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Local leaders react to Governor Abbott’s executive order barring mask requirements



On Tuesday, Governor Greg Abbott issued an executive order barring local government entities from requiring masks.The governor said the order is meant to defend Texans’ right to choose.

If local governments, like cities and counties don’t obey, they could face a fine of up to $1,000.

“it’s very interesting because it basically removes local control,” said Taylor County Judge Downing Bolls, reacting to the executive order.

He told KTXS the new order, and the fine, are frustrating.

“Almost from the beginning, they took away our ability as a local government to get involved in this and to handle the situation in our own county,” said Bolls.

Since the pandemic started, Bolls said Taylor County has followed what the state said.

“We’re partners,” Bolls said. “This is a hard time for local government in the state, you know, in the states trying to do all kinds of things in the legislature is affecting how the local government operates.”

This executive order, Bolls explained, seems unfairly pointed.

“Everything in there is local, local government shall not do this local government shall not do that,” he explained. “We’re not the enemy here. We’re partners.”

“Do you feel like this order makes you feel like the enemy?” asked reporter Daniela Ibarra.

“I think it looks it looks a little funny,” Bolls replied.

Brown County Judge Paul Lilly told KTXS he is fully supportive of the governor’s new executive order.

“I do not feel it in any way insults the authority of local officials,” he said via text. “We must all work together and the order makes sure we are all unified in our protection of individuals rights. The worst part of the pandemic is over and we must work in returning to normal life.”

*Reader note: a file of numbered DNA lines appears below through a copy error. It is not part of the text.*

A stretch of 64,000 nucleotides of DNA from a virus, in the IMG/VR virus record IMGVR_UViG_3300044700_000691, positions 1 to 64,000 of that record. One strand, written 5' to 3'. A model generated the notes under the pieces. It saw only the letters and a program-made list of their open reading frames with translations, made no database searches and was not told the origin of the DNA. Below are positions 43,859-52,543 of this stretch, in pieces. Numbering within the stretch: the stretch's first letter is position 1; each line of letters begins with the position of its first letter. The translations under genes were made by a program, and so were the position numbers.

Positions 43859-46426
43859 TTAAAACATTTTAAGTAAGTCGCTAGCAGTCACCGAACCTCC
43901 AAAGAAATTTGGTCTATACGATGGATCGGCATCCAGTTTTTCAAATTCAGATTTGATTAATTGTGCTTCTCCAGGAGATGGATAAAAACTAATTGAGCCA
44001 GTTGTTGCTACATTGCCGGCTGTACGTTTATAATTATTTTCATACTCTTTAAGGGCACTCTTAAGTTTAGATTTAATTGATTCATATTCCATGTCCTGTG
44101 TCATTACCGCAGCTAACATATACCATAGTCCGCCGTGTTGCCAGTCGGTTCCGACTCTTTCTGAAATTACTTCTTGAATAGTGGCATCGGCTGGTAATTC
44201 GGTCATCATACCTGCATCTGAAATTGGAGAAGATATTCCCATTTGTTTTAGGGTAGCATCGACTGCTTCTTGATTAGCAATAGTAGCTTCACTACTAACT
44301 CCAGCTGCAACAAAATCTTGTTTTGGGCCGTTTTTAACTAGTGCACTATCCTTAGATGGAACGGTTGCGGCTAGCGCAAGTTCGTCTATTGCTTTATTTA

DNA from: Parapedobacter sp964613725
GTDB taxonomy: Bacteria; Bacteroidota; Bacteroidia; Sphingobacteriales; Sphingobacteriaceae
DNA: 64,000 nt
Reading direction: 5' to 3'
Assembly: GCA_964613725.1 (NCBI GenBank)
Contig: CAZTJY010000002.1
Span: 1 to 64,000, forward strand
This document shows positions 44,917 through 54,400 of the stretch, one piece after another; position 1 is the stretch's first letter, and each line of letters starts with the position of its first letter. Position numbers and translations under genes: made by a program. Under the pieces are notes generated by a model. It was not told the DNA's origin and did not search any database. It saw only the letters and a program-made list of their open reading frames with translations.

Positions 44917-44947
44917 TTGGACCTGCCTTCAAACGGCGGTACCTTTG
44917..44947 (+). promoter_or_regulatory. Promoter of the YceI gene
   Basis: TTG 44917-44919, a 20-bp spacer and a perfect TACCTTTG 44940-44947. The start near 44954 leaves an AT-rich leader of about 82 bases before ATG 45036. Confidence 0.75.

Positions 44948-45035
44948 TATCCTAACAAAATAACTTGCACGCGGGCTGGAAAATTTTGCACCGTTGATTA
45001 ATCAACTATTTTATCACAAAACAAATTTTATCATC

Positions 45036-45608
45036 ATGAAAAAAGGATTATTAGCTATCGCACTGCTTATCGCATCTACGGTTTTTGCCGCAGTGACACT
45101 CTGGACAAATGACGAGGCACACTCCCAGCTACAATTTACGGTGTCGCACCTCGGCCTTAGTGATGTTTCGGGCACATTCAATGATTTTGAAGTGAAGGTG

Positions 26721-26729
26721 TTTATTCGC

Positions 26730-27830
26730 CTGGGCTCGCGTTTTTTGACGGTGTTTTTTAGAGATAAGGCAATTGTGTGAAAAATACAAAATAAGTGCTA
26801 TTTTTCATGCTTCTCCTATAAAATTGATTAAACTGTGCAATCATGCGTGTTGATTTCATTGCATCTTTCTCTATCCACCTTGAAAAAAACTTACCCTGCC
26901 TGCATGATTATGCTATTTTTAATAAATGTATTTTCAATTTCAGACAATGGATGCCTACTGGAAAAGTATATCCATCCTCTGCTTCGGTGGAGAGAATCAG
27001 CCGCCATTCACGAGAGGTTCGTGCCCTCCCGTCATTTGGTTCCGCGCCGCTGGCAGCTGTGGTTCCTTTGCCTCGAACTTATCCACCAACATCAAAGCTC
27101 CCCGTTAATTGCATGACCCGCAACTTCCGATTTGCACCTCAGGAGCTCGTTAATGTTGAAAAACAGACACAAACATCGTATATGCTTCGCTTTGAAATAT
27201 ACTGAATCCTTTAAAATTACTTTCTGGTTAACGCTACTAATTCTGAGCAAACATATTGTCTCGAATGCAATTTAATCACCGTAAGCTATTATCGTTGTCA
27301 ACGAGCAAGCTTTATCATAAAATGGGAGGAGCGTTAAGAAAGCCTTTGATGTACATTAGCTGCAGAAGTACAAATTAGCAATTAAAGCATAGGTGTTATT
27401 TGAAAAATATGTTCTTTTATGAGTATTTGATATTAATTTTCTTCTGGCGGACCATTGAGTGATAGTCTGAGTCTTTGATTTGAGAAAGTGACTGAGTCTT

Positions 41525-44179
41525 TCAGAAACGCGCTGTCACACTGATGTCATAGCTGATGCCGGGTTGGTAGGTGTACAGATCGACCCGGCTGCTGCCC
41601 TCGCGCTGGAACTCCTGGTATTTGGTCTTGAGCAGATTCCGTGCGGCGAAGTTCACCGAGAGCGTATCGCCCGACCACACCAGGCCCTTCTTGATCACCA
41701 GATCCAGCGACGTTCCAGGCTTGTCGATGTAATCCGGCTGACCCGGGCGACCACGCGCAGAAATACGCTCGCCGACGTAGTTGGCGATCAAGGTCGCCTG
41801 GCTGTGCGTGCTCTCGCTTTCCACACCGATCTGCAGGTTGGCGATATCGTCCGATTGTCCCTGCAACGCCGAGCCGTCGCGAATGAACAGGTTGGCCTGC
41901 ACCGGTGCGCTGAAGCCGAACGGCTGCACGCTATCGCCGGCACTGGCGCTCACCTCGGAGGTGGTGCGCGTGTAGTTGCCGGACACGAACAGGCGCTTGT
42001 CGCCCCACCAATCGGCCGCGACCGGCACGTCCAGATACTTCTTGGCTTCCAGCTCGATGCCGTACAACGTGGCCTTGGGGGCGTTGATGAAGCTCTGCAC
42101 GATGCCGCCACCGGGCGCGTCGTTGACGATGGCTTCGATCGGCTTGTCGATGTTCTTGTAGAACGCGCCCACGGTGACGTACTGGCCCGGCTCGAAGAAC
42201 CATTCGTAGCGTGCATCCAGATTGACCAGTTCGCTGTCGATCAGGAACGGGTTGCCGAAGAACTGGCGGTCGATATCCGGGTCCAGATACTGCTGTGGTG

Starting June 5, the new executive order adds public school districts to the list of entities that can’t require masks.

On Wednesday, Abilene ISD superintendent Dr. David Young told reporters he approved of the executive order.

“We have to become comfortable with getting back to a normal instructional operation,” he said.

Dr. Young said 100 percent of staff have had the opportunity to get vaccinated, and estimates between 70 to 80 percent are vaccinated.

“There’s that huge group right there of elementary school aged kids that we don’t know when they’re going to get vaccinated,” stated Ibarra. “Do you still feel comfortable with that going into the next school year?”

“I think that, that we would not have a governor who wouldn’t be doing what he is doing and the CDC wouldn’t be doing what they’re doing, without believing that we can safely do that,” responded Young. “I’ve just got to trust that the, the people that are deeply in tune with the characteristics of the virus and with the vaccine and with, with all of the scientific analysis are our giving wise counsel to us as we move forward.”

There are several places exempted from the executive order, including state-supported living centers, government-owned or operated hospitals, and county jails.